Lawmakers aim to remove hurdles in tavern gaming
HARRISBURG, Pa. – Barry Zeigler, owner of the Midway Tavern in Adams County, since the 1980s has lobbied for bars to offer small games of chance.
So when Pennsylvania finally gave the OK last year, it was natural for Zeigler and his wife, Ronda, to become the first to snag a tavern gaming license — even if it meant dealing with more than 40 pages of paperwork and start-up costs that reached $11,000, Ronda Zeigler said.
“We don’t have any regrets,” she said. “We knew going into it that it was going to be a long haul for the returns, but we’re OK with that.”
Other business owners haven’t been so quick to put up the money or time to bring raffles, pull-tabs and daily drawings to their bars, given the high costs to apply, buy machines and remain licensed. As of July 1, only 23 licenses have been approved, said Stacy Kriedeman, a spokeswoman with the Pennsylvania Liquor Control Board.
State Sen. Jake Corman, R-Centre, the chairman of the Senate Appropriations Committee, said lawmakers anticipated tavern gaming to net more than $100 million. Instead, it “turned out to not really bring in anything, unfortunately, because of some of the issues with that particular piece of legislation.”
Fixes could be coming.
Lawmakers have been working on a fiscal code that would give the Pennsylvania Liquor Control Board the ability to reduce the license fee from $2,000 to $500.
State Sen. Richard Alloway, R-Franklin, has also introduced a bill that would address major concerns about the arduous application process, threats to valuable liquor licenses and a heavy tax burden that leaves tavern owners with little return on their investment.
First, it would remove the requirement that tavern owners undergo a 15-year FBI background check and review by the Pennsylvania Gaming Control Board. That costs $1,000. It’s also redundant, given that bar owners already undergo a background check by the PLCB to obtain a liquor license and then undergo a review every two years.
Even though tavern games are not related to alcohol, violations can be held against liquor licenses, the lifeblood of a bar. Alloway wants to remove that correlation.
Finally, tavern owners would keep a bigger chunk of revenue from table games under Alloway’s legislation. Now, 60 percent of the profit is paid to the state; 5 percent goes to the local municipality. Taverns keep the remaining 35 percent.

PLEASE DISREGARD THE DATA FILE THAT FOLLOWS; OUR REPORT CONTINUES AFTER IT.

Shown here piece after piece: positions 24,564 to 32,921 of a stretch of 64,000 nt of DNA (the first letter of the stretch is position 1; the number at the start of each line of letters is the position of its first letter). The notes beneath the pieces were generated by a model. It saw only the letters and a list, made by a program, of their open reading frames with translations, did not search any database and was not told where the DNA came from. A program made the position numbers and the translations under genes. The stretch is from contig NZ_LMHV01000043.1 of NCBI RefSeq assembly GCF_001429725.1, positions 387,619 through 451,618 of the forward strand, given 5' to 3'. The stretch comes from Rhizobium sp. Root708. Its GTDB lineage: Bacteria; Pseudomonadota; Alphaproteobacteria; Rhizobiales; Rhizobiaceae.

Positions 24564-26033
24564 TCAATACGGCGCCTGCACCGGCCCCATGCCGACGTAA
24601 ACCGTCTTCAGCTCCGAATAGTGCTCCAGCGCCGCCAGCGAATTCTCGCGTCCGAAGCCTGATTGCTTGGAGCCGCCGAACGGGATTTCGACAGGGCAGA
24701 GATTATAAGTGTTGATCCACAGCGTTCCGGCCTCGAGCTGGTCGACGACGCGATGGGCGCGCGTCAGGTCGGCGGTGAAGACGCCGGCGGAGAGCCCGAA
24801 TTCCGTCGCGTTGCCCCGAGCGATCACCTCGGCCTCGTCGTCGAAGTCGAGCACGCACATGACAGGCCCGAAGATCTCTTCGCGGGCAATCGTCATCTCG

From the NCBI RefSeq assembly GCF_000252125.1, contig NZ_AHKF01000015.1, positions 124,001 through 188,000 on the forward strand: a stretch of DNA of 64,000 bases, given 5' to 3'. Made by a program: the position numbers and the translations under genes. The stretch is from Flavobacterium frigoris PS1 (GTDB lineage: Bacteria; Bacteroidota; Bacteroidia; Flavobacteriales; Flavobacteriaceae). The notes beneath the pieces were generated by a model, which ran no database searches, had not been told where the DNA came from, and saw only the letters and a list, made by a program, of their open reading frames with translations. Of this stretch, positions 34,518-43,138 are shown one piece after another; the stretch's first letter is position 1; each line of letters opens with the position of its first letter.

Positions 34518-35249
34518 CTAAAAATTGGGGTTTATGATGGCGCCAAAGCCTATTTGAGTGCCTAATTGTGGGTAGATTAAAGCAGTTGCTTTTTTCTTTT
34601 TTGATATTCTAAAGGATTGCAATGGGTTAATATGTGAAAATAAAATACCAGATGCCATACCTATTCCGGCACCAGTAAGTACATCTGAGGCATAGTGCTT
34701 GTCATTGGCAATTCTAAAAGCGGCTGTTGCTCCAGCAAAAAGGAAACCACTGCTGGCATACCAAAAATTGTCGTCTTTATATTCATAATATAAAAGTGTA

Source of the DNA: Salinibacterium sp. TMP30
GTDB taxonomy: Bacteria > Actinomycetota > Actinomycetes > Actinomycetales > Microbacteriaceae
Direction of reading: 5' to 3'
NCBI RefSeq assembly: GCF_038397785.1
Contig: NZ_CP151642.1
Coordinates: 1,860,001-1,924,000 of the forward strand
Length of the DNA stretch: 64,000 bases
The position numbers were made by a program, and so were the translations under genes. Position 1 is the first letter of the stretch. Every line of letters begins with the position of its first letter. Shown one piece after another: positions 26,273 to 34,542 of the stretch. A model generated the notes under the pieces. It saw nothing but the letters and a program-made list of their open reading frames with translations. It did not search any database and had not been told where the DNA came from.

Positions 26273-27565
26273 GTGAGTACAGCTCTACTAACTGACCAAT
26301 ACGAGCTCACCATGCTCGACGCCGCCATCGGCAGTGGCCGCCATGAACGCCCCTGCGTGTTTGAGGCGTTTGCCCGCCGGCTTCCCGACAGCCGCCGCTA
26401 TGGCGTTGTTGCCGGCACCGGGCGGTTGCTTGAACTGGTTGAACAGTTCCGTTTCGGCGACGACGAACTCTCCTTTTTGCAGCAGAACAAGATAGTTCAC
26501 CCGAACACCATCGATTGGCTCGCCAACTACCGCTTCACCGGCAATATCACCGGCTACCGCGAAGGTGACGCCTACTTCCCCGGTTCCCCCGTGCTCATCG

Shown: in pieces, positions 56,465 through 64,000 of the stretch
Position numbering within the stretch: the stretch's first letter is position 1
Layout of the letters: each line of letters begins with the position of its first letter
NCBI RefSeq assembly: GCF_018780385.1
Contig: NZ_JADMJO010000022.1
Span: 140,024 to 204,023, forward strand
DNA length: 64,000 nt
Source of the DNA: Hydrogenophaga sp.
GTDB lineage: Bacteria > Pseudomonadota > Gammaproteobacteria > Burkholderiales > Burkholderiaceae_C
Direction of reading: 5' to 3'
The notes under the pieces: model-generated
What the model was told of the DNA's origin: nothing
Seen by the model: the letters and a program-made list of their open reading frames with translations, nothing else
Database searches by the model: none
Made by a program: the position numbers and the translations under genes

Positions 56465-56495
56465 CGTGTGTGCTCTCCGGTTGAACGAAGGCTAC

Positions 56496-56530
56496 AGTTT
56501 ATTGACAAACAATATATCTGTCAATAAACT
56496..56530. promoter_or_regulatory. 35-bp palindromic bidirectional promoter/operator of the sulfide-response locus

Alloway’s bill would change the split to allow the taverns to keep 45 percent of the revenue, with only 50 percent going to the state. Host municipalities would still get 5 percent of the cut.
“I think it’s going to take a combination of all of the above to make this work,” Ronda Zeigler said.
Alloway did not immediately return a message seeking comment.
For now, the growth of tavern gaming continues to creep along, with only 35 applications received as of Tuesday.
While 23 have been approved, three others were deemed incomplete and returned to the licensee, and seven more licenses still had to address minor deficiencies, Kriedeman said. Two more are pending with the Gaming Control Board, she said.
Despite the burdensome paperwork and start-up costs, the owners of the Midway Tavern aren’t frustrated to know future applicants might have an easier path. Customers like the games, and the Liquor Control Board has brought up the possibility of future license credits, Ronda Zeigler said.
Kriedeman was not aware of discussions about possible credits, she said.
“We had to start somewhere,” Ronda Zeigler said. “You can’t make the changes if you don’t have your foot in the door.”
Andrew Staub can be reached at Andrew@PAIndependent.com. Follow @PAIndependent on Twitter for more.
The Pennsylvania Independent is a public interest journalism project dedicated to promoting open, transparent, and accountable state government by reporting on the activities of agencies, bureaucracies, and politicians in the Commonwealth of Pennsylvania. It is funded by the Franklin Center for Government and Public Integrity, a libertarian nonprofit organization.